The Western Hill Forest Park

Kunming tours, Kunming trips, travel guide, tour guide, car rental

Kunming tours, Kunming trips, travel guide, tour guide, car rental

Situated on the western side of Dianchi Lake, the Western Hill Forest Park is also known as Green Peacock Mountian. It’s 12 kilometers away from Kunming proper. Seen from afar, it looks like a sleeping beauty or sleeping Buddha with the back lying along Dianchi Lake. So the locals call the Western Hills “Sleeping Beauty Mountain” or “Sleeping Buddha Mountain”. Here there are such scenic spots as Taihua Temple, Huating Temple, Sanqing Temple, Dragon Gate Grotto, Magnolia Garden, Shenan Pavilion and the Tomb of Nie Er.

The Huating Temple is situated along the road to the top of the Western Hills, which is located at an elevation of 2040 meters. Most of the buildings were constructed in 1920, a Zen monk named Xuyun went everywhere to raise money to build it . It consists of the Hall of Four Heavenly King, Hall of Great Power and Bell Tower. It was designed with the most typical layout which is called “seven guardian buildings”. This temple is the largest and most magnificent Buddhist temple in Kunming.

The Taihua Temple houses a elegant collection of Magnolia trees and plum trees. Next to the gate there is a Ginko tree, it’s said that it was planted by Yunwen Zhu, a emperor in Ming Dynasty.

Sanqingge is located at an elevation of 2,200 meters. It’s a complex of old buildings constrcuted along steep cliffs of Luohan Mountain. In Yuan Dynasty, it was used as the summer resort of King Liang, later it was restored as a Daoism Temple. Until the Qianlong and Daoguang Periods of the Qing Dynasty, it was extened into a temple with 9 stories and 11 pavilions.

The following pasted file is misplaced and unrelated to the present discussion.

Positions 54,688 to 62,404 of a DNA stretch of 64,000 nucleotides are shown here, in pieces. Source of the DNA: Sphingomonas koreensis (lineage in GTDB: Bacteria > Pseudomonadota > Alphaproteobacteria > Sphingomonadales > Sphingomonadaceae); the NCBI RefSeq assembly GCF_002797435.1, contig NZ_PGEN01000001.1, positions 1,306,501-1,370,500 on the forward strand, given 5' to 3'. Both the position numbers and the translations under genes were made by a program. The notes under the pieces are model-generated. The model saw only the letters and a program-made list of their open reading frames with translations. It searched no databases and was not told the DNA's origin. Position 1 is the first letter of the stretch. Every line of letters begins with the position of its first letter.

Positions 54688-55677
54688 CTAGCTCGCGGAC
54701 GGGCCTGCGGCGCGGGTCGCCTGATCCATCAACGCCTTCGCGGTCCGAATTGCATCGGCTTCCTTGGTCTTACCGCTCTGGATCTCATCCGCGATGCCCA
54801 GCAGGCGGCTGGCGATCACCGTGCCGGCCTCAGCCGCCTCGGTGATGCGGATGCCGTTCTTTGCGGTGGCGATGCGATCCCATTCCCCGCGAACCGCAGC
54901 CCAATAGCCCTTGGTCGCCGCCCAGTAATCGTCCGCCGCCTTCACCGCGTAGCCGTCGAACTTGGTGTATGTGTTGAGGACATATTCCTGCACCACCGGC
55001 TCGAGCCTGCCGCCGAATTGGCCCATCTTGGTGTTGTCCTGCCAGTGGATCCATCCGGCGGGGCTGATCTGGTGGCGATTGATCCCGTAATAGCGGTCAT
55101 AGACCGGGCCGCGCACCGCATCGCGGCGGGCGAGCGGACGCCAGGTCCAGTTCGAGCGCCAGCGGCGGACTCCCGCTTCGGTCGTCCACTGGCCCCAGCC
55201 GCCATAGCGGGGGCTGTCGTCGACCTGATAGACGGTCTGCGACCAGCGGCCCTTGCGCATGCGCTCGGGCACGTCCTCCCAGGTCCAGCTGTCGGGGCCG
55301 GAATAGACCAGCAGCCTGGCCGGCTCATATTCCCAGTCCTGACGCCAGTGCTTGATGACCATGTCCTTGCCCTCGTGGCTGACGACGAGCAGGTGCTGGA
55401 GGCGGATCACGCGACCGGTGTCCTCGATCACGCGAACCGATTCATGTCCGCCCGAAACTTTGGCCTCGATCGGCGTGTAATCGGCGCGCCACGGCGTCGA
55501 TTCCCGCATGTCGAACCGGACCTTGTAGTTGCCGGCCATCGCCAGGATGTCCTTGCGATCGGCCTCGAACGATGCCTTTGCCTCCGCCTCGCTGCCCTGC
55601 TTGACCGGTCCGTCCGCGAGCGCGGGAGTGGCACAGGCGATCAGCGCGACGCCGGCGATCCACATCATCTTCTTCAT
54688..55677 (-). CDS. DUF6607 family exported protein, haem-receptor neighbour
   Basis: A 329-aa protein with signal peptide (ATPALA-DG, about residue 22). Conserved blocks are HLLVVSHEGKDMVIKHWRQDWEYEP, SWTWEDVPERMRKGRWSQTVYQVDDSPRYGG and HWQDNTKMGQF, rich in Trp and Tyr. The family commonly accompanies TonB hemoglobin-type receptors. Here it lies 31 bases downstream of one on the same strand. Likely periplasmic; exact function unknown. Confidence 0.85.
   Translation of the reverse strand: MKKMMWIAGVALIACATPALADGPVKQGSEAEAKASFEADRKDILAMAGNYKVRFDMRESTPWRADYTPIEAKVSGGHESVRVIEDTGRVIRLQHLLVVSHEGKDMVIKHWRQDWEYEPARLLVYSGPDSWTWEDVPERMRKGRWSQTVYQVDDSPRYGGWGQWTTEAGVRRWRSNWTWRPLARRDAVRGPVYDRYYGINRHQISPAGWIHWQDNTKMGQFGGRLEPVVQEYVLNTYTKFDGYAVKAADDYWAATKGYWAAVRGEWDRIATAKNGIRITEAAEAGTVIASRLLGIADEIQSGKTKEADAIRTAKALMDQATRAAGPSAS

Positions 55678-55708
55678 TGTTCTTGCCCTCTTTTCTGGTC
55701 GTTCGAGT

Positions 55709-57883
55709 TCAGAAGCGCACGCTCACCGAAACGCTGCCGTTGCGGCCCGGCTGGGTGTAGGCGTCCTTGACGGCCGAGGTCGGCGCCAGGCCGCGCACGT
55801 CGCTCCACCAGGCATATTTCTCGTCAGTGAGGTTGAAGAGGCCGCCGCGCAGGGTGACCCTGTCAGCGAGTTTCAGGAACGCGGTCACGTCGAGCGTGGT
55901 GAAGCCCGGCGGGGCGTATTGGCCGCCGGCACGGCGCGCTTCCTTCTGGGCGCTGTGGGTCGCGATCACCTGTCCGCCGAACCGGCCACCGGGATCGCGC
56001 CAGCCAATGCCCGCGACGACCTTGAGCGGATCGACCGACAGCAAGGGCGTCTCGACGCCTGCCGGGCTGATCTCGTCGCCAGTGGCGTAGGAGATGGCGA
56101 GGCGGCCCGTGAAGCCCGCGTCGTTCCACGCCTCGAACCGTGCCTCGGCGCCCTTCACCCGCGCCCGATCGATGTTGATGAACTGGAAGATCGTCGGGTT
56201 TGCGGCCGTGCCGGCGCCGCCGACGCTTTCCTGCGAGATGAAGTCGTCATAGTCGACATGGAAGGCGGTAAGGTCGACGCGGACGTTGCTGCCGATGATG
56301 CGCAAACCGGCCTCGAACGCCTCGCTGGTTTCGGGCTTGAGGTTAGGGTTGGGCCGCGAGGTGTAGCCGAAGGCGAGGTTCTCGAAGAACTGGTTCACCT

Mahayana is the dominant form of Buddhism in China, Japan, Korea, Tibet, Vietnam, and several other nations. Since its origin about 2,000 years ago, Mahayana Buddhism has divided into many sub-schools and sects with a vast range of doctrines and practices. This includes Vajrayana schools, such as Tibetan Buddhism, which are often counted as a separate “yana” or vehicle but which are founded on Mahayana teachings.

It is difficult to make any blanket statements about Mahayana that hold true for all of Mahayana. For example, many Mahayana schools offer a devotional path for laypeople, but others are primarily monastic. Some are centered on a meditation practice, while others have replaced meditation with chanting and prayer.

To define Mahayana, it is useful to understand how it is distinctive from the other major school of Buddhism, Theravada.

The Enlightenment of All Beings

While Theravada emphasizes individual enlightenment, Mahayana emphasizes the enlightenment of all beings.

The Mahayana ideal is to become a bodhisattva who strives to liberate all beings from the cycle of birth and death.

Beneath the bodhisattva ideal is an understanding of the doctrine of anatman — the nature of the self — that differs from that of Theravada. Very basically, Theravada considers anatman to mean that an individual’s ego or personality is a fetter and delusion. Once freed of this delusion, the individual may enjoy the bliss of Nirvana.

Mahayana, on the other hand, considers all physical forms to be void of intrinsic self (a teaching called sunyata, which means “emptiness”). Therefore, according to Mahayana, individual enlightenment is not possible. The ideal in Mahayana is to enable all beings to be enlightened together, not only out of a sense of compassion, but because we cannot separate ourselves from each other.

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